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ThermoLife International LLC v. Sparta Nutrition LLC

United States District Court, D. Arizona

January 16, 2020

ThermoLife International LLC, Plaintiff,
v.
Sparta Nutrition LLC, Defendant.

          ORDER

          Honorable Susan M. Brnovich United States District Judge

         Pending before the Court is Defendant Sparta Nutrition LLC's Motion to Dismiss under Federal Rules of Civil Procedure (“Rules”) 12(b)(1) and 12(b)(6) and the primary jurisdiction doctrine. (Doc. 16, “Mot.” or “Motion”.) Plaintiff ThermoLife International LLC responded and Defendant replied. (Doc. 19, “Resp.”; Doc. 20, “Repl.”) The Court heard oral argument on January 10, 2020. (Doc. 31.) Having considered the pleadings, oral argument, and relevant law, the Court grants Defendant's Motion to Dismiss with leave to amend as explained below.[1]

         I.REQUEST FOR JUDICIAL NOTICE

         Defendant requests judicial notice under Federal Rule of Evidence 201 of current labels and website advertising printouts for two of its products (see Docs. 17, 17-1), and the former labels for those products (see Docs. 21, 21-1). Plaintiff objects to the Court taking judicial notice of the current labels and website advertising because they are disputed and “not public records or other record of undisputed accuracy.” (Resp. at 6.) Plaintiff does not object to the Court judicially noticing the former labels.

         Courts may “consider certain materials-documents attached to the complaint, documents incorporated by reference in the complaint, or matters of judicial notice- without converting the motion to dismiss into a motion for summary judgment.” United States v. Ritchie, 342 F.3d 903, 908 (9th Cir. 2003) (emphasis added); see Khoja v. Orexigen Therapeutics, Inc., 899 F.3d 988, 998 (9th Cir. 2018) (explaining Rule 201 and incorporation-by-reference doctrine). Rule 201 permits courts to judicially notice a fact “not subject to reasonable dispute because it (1) is generally known within the trial court's territorial jurisdiction; or (2) can be accurately and readily determined from sources whose accuracy cannot reasonably be questioned.” Fed. R. Ev. 201(b).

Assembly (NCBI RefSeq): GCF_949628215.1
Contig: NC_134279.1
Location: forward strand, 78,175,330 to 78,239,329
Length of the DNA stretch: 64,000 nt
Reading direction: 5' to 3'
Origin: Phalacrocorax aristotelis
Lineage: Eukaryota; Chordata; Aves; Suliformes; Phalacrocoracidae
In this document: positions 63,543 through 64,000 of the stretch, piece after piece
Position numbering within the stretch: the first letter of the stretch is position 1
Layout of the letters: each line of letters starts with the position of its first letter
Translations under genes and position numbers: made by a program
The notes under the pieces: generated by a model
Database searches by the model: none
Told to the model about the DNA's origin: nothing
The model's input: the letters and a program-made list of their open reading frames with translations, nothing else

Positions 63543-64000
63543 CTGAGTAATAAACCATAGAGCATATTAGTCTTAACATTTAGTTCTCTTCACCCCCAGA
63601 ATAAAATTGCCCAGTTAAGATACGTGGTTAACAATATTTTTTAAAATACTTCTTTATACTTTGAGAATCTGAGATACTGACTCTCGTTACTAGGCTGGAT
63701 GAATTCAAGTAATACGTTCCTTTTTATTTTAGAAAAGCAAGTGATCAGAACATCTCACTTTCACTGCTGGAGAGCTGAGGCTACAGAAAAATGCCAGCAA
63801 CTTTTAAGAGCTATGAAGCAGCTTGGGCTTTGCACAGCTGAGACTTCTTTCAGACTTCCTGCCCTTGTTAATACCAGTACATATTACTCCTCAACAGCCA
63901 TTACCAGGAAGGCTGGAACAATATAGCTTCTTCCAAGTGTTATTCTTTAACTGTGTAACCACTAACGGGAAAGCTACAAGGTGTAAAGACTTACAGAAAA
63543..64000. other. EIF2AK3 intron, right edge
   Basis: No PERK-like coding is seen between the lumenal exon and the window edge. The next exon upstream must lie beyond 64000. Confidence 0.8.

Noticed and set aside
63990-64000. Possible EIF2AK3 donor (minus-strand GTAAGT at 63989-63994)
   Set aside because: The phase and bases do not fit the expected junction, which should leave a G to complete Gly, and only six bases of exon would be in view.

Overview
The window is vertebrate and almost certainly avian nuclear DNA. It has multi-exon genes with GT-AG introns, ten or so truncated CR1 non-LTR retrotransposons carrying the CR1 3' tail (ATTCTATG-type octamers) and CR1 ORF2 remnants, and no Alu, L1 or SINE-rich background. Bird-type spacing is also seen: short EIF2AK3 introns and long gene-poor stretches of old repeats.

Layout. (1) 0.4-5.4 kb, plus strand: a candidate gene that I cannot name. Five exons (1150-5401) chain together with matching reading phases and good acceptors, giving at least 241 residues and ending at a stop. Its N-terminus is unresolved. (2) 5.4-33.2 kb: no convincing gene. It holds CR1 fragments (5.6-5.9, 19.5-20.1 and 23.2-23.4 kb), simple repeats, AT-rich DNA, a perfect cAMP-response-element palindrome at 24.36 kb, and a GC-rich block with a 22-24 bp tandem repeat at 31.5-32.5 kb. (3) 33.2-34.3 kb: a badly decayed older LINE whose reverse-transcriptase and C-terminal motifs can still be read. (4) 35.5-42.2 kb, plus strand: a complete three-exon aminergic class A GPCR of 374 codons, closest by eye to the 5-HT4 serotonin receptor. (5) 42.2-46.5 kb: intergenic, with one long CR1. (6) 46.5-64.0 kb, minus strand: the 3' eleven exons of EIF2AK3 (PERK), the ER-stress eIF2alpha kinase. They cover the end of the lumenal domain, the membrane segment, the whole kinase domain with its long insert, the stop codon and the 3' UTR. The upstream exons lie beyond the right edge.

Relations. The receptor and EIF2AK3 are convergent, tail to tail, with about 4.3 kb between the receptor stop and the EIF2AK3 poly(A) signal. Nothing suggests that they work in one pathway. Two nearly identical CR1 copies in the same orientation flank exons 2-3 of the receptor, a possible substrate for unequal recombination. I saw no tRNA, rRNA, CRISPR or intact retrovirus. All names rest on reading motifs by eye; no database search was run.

The Court agrees with Plaintiff that judicial notice of the current labels and website advertising is premature at this stage. However, the Court will judicially notice the former labels because Plaintiff does not object to Defendant's request. (See Docs. 21, 21-1.)

         II. BACKGROUND[2]

         Plaintiff, a self-proclaimed “world leader in the use and development of nitrate technology in dietary supplements, [3]” is an Arizona LLC founded in 1998 with “at least 16 patents with more than 450 claims related [to] amino acid nitrate compounds, compositions, and their uses in dietary supplements and food products.” (Doc. 1, “Compl.” ¶¶ 1, 11, 19.) “With few exceptions, anytime an amino acid is combined with nitrate(s) and sold and marketed to consumers in a dietary supplement, that product relies on [Plaintiff's] patented technology.” (Id. ¶ 23.) More specifically, “[Plaintiff] licenses and sells its patented creatine nitrate for use in dietary supplement products.” (Id. ¶ 26.) Because of “the popularity of [Plaintiff's] nitrates in the dietary supplement market, [its] business is tied to the performance of products that rely on [its] patented ingredients and technologies.” (Id. ¶ 30.)